The parents' pain and suffering caused by their child's negligent death has never been recoverable unless the pain and suffering was accompanied by or a result of a physical injury to the parent. See Scott v. Kopp, 494 Pa. at 490, 431 A.2d at 960. Vincent v. Philadelphia, 348 Pa. 290, 35 A.2d 65 (1944); D'Jorko v. Berwind-White Coal Mining Co., 231 Pa. 164, 80 A. 77 (1911). Strictly speaking, a parent's pain and suffering for the loss of its child is recoverable only as an element of the damages suffered because of an injury sustained to the person of the parent. The parent's injury has nothing to do with the deceased child's independent injuries or possible pain and suffering and as such is not a recoverable element of damages by the deceased child's estate.

Today's holding merely makes it clear that the recovery afforded the estate of a stillborn is no different than the recovery afforded the estate of a child that dies within seconds of its release from its mother's womb. In view of the current attitude throughout our sister states to let the representatives of the stillborn's estate prove their losses, it would be illogical to continue to deny that such claims could be established, when we permit them for the child that survives birth for an instant.

Our final reason for denying the right to bring an action involved an interpretation of the intestate statutes which were construed to provide that since a stillborn could not take by distribution, no distribution scheme for damages awarded under a survival or wrongful death action existed. Carroll v. Skloff, Id. While this logic merely confused the substantive right to maintain an action with the procedure to distribute estate assets, its effect was to use the rules of descent and distribution to qualify and limit how estate assets may be accumulated for individuals.

The intestacy scheme provided by the Legislature in no way limits or regulates the quality or quantity of an estate. It merely provides a scheme whereby distributions may be made for one who dies intestate. It does not regulate who may leave a distributable estate, only who may share in it

[ 509 Pa. Page 208]

    and, accordingly, we find no difficulty in concluding that since a child en ventre sa mere is an individual, a stillborn's estate which recovers for injuries under the wrongful death or survival statutes would distribute these assets by the rules of intestate succession (20 Pa.C.S. § 2101, et seq.).

In summary, today we reverse our prior holdings in Scott v. Kopp, 494 Pa. 487, 431 A.2d 959 (1981); Marko v. Philadelphia Transportation Company, 420 Pa. 124, 216 A.2d 502 (1966); Carroll v. Skloff, 415 Pa. 47, 202 A.2d 9 (1964), and extend to the estate of a child born dead the right to institute a survival and wrongful death action for death-dealing injuries suffered while en ventre sa mere. We do not decide the criminal liability, if any, attendant upon causing the death of a child en ventre sa mere, for such is not the case before us today.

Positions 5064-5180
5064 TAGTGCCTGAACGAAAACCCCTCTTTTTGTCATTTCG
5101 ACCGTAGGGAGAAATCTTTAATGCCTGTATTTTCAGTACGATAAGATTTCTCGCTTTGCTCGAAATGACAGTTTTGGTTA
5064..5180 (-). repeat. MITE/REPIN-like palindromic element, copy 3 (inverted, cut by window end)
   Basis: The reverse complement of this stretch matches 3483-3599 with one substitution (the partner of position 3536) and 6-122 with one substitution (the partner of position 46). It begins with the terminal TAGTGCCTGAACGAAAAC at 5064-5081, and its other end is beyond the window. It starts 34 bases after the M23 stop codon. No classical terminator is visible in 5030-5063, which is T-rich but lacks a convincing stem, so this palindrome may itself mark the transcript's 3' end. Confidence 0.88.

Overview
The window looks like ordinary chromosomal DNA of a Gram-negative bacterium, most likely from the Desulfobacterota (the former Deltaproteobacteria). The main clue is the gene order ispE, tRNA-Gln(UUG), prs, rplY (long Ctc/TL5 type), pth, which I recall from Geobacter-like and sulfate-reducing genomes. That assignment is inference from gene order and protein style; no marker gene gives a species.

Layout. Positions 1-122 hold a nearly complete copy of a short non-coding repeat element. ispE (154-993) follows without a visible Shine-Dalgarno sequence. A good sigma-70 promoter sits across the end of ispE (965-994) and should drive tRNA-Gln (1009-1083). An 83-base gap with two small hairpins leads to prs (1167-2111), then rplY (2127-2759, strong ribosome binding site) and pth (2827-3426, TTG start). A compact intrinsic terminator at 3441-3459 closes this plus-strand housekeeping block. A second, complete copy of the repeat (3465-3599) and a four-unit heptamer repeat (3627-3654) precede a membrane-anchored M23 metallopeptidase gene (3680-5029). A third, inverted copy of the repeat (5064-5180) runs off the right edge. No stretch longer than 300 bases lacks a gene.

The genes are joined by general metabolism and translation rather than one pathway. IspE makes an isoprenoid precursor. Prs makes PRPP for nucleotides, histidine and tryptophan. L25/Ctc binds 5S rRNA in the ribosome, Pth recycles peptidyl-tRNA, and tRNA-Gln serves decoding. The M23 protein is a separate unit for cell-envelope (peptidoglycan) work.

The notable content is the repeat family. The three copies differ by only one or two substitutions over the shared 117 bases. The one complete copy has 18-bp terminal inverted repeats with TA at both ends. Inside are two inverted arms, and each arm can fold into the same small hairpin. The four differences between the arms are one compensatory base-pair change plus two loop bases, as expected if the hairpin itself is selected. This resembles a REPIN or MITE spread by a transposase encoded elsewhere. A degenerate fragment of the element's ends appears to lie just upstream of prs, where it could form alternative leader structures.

We reverse Superior Court's Order affirming the trial court's sustaining of Appellees' Preliminary Objections, and remand this case to the trial court for further proceedings.

Disposition

We reverse Superior Court's Order affirming the trial court's sustaining of Appellees' Preliminary Objections, and remand this case to the trial court for further proceedings.

ZAPPALA, Justice, concurring.

The question in this case is whether there exists a cause of action for negligence on behalf of a stillborn child which survives for prosecution by the parents/administrators under the Survival Act, 42 Pa.C.S. § 8302, and whether the parents of a stillborn child can have a cause of action under the Wrongful Death Act, 42 Pa.C.S. § 8301. The battle lines on this issue have been fairly clearly drawn in prior

[ 509 Pa. Page 209]

    cases and the arsenals of reasoning amassed on each side have for the most part remained unchanged. I am in agreement with the result and therefore join the majority opinion. Because of the importance of the question, however, I am not satisfied to overrule the previous decisions of this Court, Scott v. Kopp, 494 Pa. 487, 431 A.2d 959 (1981) being of especially recent vintage, without a complete analysis of the competing considerations. The difference is, perhaps, only one of emphasis, but I am convinced that our responsibility to explain the reasons underlying our decisions is not met by simple reference to the holdings of other courts or to previously filed dissenting opinions. Were the trend reflecting a substantial "change in attitude" among our sister states sufficient reason to recognize these actions, Scott v. Kopp would have been decided differently; as the dissenting opinion of Justice Larsen indicated, there were 27 jurisdictions allowing such actions when that case was decided. In the intervening four years, Missouri, North Dakota, Idaho, Iowa, Ohio, and Arizona have been added to the list, but it can hardly be said that the trend is now overwhelmingly different than when we decided Scott. Neither does the lead opinion offer any justification for the present acceptance of the same reasoning which was advanced by Justice Larsen in Scott but did not command a majority. Nor does it address the significance, if any, of the language differences between Pennsylvania's Wrongful Death Act and the statutes in other jurisdictions, or the distinction between the Wrongful Death and Survival Acts. Consistency and stability, which are among the fundamental interests of our jurisprudence, require a more thorough explanation if substantial change is to withstand rigorous scrutiny. I therefore write separately to detail my reasons for joining in overruling Scott v. Kopp; Marko v. Philadelphia Transportation Co., 420 Pa. 124, 216 A.2d 502 (1966); and Carroll v. Skloff, 415 Pa. 47, 202 A.2d 9 (1964).

According to the record, the Appellant Regina Amadio was delivered of a full term baby girl, Jennifer, on October 15, 1979. The birth ...